Remember, Faraday Future wants the FF 91 to be able to park itself in a lot without a human even in the car, so the car has to be absolutely certain it’s not going to run over a kid who runs into its path chasing a ball or something. The car moves slowly so that there are fewer fast surprises.

Faraday Future’s self-parking prototype. Photo Credit: Raphael Orlove

Mostly it was cool to see the car’s LIDAR in action. LIDAR is one of the critical technologies that separates the self-driving cars of tomorrow from the assisted-driving cars of today. It’s a laser-based kind of radar system, the spinning turret things you’re used to seeing on top of Google’s Lexuses. On the FF 91, it sprouts forth from the car’s hood like a short periscope, or the eye from the trash monster in Star Wars.

See the little periscope LIDAR? Photo Credit: Raphael Orlove

It gives the car an extremely clear view of its surroundings in 3D, and Faraday Future had a tablet mounted between the front seats that displayed what the car’s electronic eye was seeing.

What the car sees using laser vision. Photo Credit: Raphael Orlove

After some cajoling, Faraday Future let me take the above picture of this readout. In the top-down view at the top of the screen, you can see how the car is able to see all obstacles in its path as single points: a car in a parking spot, a curb, an engineer standing by another car saving a space.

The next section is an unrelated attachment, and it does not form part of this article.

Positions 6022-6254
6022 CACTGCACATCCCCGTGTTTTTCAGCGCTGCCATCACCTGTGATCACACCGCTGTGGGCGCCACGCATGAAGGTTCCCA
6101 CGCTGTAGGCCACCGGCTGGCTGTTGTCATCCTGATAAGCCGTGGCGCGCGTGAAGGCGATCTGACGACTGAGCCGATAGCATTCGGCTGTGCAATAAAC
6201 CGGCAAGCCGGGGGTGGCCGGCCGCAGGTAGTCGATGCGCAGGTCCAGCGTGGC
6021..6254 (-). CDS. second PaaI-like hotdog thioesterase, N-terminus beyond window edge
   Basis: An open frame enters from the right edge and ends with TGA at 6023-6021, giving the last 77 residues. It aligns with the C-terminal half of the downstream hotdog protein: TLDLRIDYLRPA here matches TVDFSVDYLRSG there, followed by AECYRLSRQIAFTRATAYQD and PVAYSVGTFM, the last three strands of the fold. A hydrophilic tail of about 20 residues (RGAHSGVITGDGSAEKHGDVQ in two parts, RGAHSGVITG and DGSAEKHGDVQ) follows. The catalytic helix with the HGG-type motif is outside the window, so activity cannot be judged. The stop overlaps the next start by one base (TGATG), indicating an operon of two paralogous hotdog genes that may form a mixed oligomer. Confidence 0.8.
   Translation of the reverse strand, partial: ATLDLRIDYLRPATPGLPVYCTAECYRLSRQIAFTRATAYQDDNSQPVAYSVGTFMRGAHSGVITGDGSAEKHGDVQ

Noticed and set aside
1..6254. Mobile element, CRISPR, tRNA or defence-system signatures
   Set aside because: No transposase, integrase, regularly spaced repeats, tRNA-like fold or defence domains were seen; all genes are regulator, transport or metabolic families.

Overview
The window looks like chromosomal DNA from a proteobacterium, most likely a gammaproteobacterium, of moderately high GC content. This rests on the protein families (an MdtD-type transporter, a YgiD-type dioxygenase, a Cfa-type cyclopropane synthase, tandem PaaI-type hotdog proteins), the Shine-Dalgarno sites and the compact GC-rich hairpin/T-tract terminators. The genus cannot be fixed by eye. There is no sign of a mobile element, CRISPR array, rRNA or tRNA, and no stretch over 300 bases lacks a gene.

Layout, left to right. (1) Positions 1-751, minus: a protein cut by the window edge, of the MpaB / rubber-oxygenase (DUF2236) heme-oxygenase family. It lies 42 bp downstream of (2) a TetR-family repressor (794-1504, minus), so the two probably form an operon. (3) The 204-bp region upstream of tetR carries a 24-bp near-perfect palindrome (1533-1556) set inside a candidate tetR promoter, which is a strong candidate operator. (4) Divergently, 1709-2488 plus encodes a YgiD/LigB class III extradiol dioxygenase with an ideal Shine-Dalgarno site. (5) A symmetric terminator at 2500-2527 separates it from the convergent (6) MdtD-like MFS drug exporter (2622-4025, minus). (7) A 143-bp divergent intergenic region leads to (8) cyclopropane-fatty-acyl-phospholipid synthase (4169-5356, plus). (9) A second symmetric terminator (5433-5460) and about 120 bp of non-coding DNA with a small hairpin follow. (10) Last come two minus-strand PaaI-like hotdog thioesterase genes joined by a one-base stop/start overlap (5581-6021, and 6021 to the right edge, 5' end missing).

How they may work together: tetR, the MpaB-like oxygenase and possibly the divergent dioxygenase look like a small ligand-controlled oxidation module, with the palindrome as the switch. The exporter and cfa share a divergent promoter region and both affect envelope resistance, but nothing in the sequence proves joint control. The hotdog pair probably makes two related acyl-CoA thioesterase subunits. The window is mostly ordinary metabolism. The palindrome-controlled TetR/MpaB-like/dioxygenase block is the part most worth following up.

In the full view at the bottom of the screen, you can see the full world around the car in three dimensions, color coded for height. Particularly cool was how the car could see the palm trees across the street from the parking lot, red tops fading down to purple bases.


It’s not the most advanced LIDAR readout I’ve ever seen, but most other systems have multiple spinning sensors that add a lot of cost to a car and add a lot of big, ugly visual bulk. Faraday Future considered adding more sensors to their car, but instead to go with the simplest, most affordable package they could use in order to help get the car close to production. It’s a very different mindset at Faraday Future, Hong Bae explained. Everything is geared towards getting the car into production, getting the car on sale. One LIDAR sensor will get them some self-driving ability, so Faraday Future will use it and go from there.

I myself would be terrified of putting the first self-driving car on sale. Even with redundant sensors, computers, and so on, it’s so easy to imagine a situation that goes beyond Faraday Future’s control and puts the company in a painfully bad position in the media. A car crashes into some FF 91's lane. Who knows.


As I’ve said before, FF’s tech seems solid and there are good, legitimate, smart people working there. Most of the company’s headaches have been on the business side. The car I rode in was impressive, but what will be even more impressive is if it will make it to mass production.

The Faraday Future FF 91 riding off into the sun. Photo Credit: Raphael Orlove

Share This Story

About the author

Raphael Orlove

Raphael Orlove is features editor for Jalopnik.